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In other news: Environmental stories from around the web, September 6, 2019

  • There are many important conservation and environmental stories Mongabay isn’t able to cover.
  • Here’s a digest of some of the significant developments from the week.
  • If you think we’ve missed something, feel free to add it in the comments.
  • Mongabay does not vet the news sources below, nor does the inclusion of a story on this list imply an endorsement of its content.

Tropical forests

More than two-thirds of the world’s forests are at risk, according to a U.N. report (Down to Earth).

Research suggests that we might be expecting trees to carry more of the carbon load than they can handle (Undark).

To save Mexican rosewood, China needs to act (Dialogo Chino).

Ethiopia is embarking on a quest to boost the cultivation of bamboo (Ezega).

Illegal loggers are going after a rare tree in the Democratic Republic of Congo that’s highly valued in China in what one local leader calls an “ecological disaster” (Phys.Org).

Tackling deforestation in the Amazon is only part of the solution to climate change, one commentator argues (New Republic).

The biggest trees in the forests are the most likely to be felled by drought, pests and lightning (Science Magazine).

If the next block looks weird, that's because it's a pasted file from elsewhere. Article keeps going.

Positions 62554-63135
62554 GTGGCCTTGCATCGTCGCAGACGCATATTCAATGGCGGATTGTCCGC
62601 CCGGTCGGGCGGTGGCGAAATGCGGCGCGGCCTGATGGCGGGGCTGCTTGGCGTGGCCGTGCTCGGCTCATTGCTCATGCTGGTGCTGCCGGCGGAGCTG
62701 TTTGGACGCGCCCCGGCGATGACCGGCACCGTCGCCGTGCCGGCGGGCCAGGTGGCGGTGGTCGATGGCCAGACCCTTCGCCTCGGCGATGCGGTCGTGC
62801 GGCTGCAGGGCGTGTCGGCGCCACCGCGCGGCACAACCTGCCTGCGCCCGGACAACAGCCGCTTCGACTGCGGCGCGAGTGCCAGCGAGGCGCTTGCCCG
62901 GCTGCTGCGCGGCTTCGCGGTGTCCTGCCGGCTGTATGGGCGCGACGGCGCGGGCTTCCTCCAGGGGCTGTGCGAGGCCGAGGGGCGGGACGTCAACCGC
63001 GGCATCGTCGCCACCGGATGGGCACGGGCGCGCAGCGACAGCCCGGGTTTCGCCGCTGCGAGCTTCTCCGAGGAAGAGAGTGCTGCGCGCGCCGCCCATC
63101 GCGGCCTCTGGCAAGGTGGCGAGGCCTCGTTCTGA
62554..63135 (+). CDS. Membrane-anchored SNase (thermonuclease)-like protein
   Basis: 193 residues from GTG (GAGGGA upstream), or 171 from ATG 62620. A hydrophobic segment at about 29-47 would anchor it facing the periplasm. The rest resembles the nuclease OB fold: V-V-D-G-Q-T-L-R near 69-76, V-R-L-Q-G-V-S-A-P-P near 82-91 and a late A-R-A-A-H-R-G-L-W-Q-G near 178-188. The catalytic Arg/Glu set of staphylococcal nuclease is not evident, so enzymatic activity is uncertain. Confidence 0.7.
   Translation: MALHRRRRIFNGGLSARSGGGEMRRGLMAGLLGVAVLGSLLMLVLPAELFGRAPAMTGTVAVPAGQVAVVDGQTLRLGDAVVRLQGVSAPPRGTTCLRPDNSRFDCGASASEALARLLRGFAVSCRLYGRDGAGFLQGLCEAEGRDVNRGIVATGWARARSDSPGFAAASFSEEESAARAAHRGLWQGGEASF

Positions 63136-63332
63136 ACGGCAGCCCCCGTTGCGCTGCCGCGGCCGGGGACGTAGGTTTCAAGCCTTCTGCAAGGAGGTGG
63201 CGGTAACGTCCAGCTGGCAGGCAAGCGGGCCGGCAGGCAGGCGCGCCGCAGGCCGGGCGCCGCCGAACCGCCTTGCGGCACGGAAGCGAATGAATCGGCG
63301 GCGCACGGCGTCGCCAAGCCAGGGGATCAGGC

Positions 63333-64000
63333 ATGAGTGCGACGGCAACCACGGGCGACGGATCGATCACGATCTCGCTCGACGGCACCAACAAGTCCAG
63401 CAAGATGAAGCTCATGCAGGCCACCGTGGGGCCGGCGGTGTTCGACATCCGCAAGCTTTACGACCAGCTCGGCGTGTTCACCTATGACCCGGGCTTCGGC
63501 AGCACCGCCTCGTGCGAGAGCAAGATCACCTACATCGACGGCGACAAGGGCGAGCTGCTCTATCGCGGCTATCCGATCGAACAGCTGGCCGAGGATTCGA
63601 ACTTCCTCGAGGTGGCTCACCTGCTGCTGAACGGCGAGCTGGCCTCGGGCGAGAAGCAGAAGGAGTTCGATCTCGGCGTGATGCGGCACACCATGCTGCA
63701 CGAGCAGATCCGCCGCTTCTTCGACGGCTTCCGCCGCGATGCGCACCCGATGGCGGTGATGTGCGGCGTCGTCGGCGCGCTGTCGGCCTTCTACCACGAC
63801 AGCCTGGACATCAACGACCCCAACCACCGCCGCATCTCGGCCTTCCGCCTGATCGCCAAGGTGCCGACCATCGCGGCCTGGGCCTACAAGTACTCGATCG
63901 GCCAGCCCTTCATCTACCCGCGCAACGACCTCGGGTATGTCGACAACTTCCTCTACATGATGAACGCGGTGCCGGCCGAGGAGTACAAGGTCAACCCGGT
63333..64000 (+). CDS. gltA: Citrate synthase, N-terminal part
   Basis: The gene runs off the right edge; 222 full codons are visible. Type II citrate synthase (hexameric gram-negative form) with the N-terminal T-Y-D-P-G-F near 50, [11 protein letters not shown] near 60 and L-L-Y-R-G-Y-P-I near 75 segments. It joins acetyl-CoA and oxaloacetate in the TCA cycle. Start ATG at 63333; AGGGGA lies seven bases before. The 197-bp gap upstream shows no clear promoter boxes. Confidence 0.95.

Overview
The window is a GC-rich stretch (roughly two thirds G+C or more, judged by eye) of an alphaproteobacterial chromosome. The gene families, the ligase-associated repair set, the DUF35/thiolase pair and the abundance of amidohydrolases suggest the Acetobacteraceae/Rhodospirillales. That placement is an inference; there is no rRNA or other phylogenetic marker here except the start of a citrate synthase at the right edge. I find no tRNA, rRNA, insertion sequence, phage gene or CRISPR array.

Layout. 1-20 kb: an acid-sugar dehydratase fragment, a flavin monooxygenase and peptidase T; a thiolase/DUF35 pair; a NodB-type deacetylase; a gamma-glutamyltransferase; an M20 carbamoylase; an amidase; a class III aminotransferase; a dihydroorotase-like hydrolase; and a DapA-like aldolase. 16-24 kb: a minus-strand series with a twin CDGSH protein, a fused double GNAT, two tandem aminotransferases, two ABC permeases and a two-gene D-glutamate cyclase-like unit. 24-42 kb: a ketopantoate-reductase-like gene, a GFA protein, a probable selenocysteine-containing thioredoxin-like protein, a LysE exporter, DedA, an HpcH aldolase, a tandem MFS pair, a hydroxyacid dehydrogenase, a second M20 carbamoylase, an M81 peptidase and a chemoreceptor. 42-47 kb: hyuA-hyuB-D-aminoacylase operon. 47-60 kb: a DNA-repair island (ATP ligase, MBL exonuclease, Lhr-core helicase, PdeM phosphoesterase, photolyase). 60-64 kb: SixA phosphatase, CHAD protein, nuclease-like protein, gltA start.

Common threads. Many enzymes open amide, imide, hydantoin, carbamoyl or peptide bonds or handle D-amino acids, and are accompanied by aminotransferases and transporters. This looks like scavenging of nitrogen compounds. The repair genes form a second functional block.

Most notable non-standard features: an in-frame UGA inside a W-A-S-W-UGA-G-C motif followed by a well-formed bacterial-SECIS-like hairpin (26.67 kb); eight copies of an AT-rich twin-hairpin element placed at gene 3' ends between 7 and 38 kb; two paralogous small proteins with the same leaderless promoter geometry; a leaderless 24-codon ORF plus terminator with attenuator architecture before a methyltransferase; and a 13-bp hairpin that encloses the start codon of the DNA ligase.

Other news

A baby Masai giraffe was born at a wild animal park in Ohio in a win for the endangered species (Richland Source).

Calls for freshwater protection follow the discovery of eight new species of mussels in Myanmar (Fauna & Flora International).

Scientists say they’ve found a new species of beaked whale off the coast of Japan (Science Daily, Gizmodo).

The spawning rhythms of coral species in the Red Sea are out of step (The Atlantic).

Observers in fish markets could make a difference in protecting sought-after species around the world (Hakai Magazine).

Woolly mammoth ivory is filling the gap left by the subsidence of the outlawed elephant ivory trade (Undark).

Banner image of a painting of woolly mammoths by Mauricio Antón via Wikimedia Commons (CC BY 2.5).

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